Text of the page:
- Color: orange-brown; legs are dark reddish-brown.
- Size: adults: 1/16- to 1/8-inch long; larvae: 1 /32 is this number correct?-inch long; nymphs: 1/16-inch long.
- Blacklegged ticks are hard with a flattened and tear-drop-shaped body; mouthparts are easily seen when viewed from above.
- The female’s shield-like area remains unchanged, but the rest of her body stretches and becomes darker as she engorges (i.e., fills with blood) while feeding.
- Unlike the adults and nymphs which have eight legs, larvae have six legs.
Habits of Black Legged Ticks:
- Deer/bear blacklegged ticks are found in the eastern half of the United Sates east of the Mississippi River; western/Pacific blacklegged ticks are found along the west coast and into Arizona.
- During the winter, adults feed on deer.
- These ticks are three host ticks, i.e., they require different and successively larger host animals in order to complete development. The larvae and adults commonly infest white-footed deer mice and deer, respectively, however, the nymphs have a much wider range of hosts, including humans.
- In the spring, engorged females drop off the host animal to lay 3,000 eggs within a protected area. Eggs hatch within 48 to 135 days, and from June through September, the larvae seek and feed upon small rodents, e.g., mice, voles, chipmunks, etc.
- After molting to the nymphal stage, the ticks seek larger animal hosts, e.g., racoons, opossums, squirrels, etc., to feed only once for three to nine days.
- Nymphs are found April through August of the following season. After 25 to 56 days, engorged nymphs molt to the adult stage which usually feeds upon deer.
- Developmental time (egg to egg): normally two years but in the absence of suitable hosts, can extend to four years.
- Adults live long enough to mate and for the female to lay eggs.
- Blacklegged ticks climb grass and shrubs , waiting for host animals.
Damage Caused by Black Legged Ticks:
- Nymphs are responsible for transmission of Lyme disease, the most significant tick-borne disease within the United States.
- Annually, over 10,000 people (most in the northeast) are infected with this disease.
- Ticks concentrated in transition areas between fields and lower grassy vegetation, along animal trails, and in host animal nests or dens, e.g., woodpiles, burrows in the ground, stumps, logs, old rat or bird nests, and crawlspaces.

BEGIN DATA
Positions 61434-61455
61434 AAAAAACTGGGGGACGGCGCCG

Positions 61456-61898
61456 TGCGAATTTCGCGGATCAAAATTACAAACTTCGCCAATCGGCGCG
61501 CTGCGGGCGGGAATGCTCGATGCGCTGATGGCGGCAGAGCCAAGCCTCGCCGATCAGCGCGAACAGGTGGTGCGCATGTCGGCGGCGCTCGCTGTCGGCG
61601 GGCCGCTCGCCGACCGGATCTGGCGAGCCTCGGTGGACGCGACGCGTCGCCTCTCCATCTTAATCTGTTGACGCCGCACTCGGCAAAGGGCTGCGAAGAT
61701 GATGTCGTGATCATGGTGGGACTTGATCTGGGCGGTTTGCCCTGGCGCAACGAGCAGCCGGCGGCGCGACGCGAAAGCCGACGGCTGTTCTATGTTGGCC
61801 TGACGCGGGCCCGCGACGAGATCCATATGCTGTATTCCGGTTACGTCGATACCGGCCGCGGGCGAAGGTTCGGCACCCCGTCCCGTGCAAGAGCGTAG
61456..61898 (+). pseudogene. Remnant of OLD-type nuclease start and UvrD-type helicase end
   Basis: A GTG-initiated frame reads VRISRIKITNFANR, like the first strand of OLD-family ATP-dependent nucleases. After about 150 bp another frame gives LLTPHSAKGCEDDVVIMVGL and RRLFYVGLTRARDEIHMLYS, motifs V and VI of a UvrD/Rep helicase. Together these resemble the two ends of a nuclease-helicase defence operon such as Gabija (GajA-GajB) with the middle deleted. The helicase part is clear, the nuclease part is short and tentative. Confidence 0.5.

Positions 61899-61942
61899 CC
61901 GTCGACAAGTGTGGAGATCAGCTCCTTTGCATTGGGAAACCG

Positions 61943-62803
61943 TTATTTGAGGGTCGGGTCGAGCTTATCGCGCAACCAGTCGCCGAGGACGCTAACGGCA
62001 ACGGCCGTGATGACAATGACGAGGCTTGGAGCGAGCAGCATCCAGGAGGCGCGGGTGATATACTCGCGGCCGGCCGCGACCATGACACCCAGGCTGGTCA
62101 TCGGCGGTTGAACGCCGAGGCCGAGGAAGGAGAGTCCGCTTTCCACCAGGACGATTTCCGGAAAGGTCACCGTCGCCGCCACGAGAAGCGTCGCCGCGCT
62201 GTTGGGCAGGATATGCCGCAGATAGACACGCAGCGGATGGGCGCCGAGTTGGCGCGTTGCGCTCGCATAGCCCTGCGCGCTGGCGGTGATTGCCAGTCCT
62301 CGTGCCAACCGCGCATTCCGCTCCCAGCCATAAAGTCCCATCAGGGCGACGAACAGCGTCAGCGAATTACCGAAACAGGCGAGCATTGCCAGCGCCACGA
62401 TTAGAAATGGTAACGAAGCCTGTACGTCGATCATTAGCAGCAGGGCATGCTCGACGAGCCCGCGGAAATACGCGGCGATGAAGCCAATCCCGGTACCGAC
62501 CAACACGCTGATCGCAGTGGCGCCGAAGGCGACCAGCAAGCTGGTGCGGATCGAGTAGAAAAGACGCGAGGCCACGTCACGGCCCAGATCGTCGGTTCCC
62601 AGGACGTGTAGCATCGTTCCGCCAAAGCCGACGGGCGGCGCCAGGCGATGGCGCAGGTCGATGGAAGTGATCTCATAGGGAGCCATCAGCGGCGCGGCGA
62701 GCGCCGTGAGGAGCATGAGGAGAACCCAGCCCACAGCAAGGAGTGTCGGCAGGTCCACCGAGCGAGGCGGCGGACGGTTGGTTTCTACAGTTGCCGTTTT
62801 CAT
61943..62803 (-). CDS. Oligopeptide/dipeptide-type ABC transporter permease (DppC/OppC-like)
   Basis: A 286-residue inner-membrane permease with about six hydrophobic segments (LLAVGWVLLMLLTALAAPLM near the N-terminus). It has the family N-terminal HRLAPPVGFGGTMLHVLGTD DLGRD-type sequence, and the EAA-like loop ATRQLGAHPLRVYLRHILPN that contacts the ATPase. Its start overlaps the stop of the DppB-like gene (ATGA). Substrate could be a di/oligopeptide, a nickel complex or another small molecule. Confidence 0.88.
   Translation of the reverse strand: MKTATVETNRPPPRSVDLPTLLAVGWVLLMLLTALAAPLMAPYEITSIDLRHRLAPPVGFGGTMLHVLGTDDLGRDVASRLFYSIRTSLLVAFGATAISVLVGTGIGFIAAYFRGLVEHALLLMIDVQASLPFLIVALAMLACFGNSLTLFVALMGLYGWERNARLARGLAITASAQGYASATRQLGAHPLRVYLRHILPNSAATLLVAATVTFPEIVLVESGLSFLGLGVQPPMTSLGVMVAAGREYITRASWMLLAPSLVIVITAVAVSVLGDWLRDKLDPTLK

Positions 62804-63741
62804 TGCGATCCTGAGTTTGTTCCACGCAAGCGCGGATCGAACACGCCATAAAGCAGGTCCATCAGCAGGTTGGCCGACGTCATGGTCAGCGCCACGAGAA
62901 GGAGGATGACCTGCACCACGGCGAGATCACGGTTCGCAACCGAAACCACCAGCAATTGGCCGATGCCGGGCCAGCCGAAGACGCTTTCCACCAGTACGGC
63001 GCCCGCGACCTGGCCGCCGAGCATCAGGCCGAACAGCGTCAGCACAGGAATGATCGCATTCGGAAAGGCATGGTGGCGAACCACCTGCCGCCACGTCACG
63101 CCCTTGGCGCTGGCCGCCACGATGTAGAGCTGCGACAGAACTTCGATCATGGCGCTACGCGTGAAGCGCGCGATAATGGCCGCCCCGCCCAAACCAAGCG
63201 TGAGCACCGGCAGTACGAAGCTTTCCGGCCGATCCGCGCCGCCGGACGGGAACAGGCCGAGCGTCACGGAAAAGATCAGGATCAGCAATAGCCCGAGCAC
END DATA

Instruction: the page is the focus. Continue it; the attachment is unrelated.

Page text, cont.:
- Ticks and evidence of rodent activity in perimeter areas.
- These ticks are rarely encountered and do not survive indoors.
How to Control and Kill Black Legged Ticks:
- Rodent and other small animal activity should be discouraged by removing debris and ground cover around the area.
- Garbage, pet foods, and other materials which attract larger animals to the area should be cleaned up and secured.
- Tick harborage and questing areas should be reduced by mowing the grass and by removing and cutting high grass and weeds along paths, the fringe of turf areas, and areas frequented by humans and their pets.
- Rodent populations should be eliminated by using traps, tracking powders, and/or baits.
Personal Protective Measures Against BlackLegged Ticks:
- Individuals who work and/or spend recreational time in tick-infested areas should wear light-colored long sleeve shirts and long pants tucked into their socks.
- Clothing and skin should be treated with repellents.
- Individuals should be checked for ticks after returning from tick-infested areas and the ticks removed before they attach to the skin.
- Attached ticks should be carefully removed so that the head is not broken off and left embedded in the skin.